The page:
World War 1 and the development of surgery

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  • Created by: k_14R
  • Created on: 01-11-15 23:12
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  • How WWI affected surgery?
    • Blood Transfusions
      • The problem with blood transfusions was that many soldiers bled to death as blood wasn't stored, but when it was stored the blood clotted and couldn't be used
        • This was solved as war sped up the breakthrough of sodium citrate stopped clotting and the separation and storage of blood cells reduced the number of soldier deaths
    • X-Rays
      • In 1895,  Wilhelm Rötengen discovered that certain rays of light could pass through objects
        • WWI had a big impact, surgeons needed to see bullets inside soldiers and required x-rays, the Gov. installed x-rays in the majors hospitals on the Western Front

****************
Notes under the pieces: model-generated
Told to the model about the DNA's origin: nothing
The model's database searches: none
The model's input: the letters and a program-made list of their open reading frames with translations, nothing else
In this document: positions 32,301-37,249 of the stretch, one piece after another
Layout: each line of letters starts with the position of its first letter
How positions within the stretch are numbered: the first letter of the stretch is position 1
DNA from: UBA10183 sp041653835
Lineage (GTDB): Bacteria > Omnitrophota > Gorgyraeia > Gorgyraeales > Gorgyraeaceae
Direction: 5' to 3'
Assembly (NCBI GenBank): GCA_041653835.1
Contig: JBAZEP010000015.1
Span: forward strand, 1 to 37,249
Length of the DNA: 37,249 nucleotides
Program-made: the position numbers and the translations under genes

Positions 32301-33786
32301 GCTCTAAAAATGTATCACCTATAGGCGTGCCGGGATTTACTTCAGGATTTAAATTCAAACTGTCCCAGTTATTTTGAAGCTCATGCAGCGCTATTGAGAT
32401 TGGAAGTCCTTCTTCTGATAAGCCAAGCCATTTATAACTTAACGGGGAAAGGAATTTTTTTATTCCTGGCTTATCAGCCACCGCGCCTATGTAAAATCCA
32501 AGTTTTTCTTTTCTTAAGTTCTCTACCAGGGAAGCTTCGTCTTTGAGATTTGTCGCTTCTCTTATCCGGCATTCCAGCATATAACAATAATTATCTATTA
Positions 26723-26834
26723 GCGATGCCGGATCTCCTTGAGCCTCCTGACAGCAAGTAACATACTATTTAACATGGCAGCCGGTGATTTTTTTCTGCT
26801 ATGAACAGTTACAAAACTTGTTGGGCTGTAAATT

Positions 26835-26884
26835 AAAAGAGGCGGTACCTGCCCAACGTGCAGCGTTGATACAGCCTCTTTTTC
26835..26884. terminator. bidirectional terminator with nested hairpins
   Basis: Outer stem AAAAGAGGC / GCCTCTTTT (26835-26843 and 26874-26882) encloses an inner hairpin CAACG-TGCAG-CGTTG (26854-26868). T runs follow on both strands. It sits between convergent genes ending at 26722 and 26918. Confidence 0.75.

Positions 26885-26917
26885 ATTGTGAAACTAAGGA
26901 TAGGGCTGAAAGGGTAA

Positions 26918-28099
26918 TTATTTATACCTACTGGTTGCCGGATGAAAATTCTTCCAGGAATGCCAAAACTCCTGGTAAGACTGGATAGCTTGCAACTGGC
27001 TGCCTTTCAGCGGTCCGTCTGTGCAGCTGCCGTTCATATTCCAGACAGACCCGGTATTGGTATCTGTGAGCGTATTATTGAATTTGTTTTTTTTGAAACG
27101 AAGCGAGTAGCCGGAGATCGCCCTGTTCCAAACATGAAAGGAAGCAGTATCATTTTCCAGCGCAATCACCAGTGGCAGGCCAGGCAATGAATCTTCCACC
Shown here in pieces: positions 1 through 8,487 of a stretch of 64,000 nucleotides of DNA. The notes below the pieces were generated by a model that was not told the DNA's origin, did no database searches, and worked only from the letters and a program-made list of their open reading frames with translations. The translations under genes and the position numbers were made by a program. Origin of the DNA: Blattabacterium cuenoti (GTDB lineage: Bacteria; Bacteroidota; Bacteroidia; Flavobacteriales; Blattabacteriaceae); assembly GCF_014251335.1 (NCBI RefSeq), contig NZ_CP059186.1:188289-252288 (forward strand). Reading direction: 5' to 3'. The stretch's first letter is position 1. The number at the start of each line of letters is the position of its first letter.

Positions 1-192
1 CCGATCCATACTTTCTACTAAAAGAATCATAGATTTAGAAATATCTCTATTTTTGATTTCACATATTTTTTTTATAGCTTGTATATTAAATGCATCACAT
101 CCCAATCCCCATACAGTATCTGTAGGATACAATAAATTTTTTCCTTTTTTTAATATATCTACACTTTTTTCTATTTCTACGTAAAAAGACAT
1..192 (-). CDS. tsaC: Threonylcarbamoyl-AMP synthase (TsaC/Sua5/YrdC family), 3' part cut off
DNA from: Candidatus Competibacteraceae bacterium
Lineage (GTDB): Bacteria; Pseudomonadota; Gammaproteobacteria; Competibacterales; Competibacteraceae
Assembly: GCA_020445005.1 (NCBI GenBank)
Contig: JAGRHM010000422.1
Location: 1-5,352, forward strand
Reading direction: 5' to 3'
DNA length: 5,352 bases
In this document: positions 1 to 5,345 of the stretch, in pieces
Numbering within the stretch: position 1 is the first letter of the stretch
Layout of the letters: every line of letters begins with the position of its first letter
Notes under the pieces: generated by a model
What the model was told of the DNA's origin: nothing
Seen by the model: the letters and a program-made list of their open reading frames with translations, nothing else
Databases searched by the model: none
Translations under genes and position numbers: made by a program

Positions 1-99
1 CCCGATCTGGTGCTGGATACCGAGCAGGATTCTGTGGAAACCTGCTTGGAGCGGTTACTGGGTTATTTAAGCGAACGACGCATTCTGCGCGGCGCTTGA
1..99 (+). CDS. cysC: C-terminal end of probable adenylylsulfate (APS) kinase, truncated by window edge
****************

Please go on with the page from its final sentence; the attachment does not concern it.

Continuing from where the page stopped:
• Infection
      • Lister's work on antiseptics got many other surgeons to stop infection especially as war caused deep infections.
        • They found out , through practice, how to cut away infected tissue and protect it with a saline solution
    • Plastic Surgery
      • Plastic surgery had been practiced in India for centuries but was risky due to infections
      • 11,000 plastic surgeries were carried out
        • Which gave surgeons lots of practice
      • Harold Gillies was a plastic surgeon pioneer
        • After observing a facial plastic surgery he convinced the army's chief surgeon to open a facial injury ward
          • In 1917 a new hospital was built (The Queens Hospital) specialising in facial injuries. Gillies and his collegues developed many techniques
    • Brain Surgery
      • Brain surgery was rare until saline solutions and blood transfusions which kept patients alive

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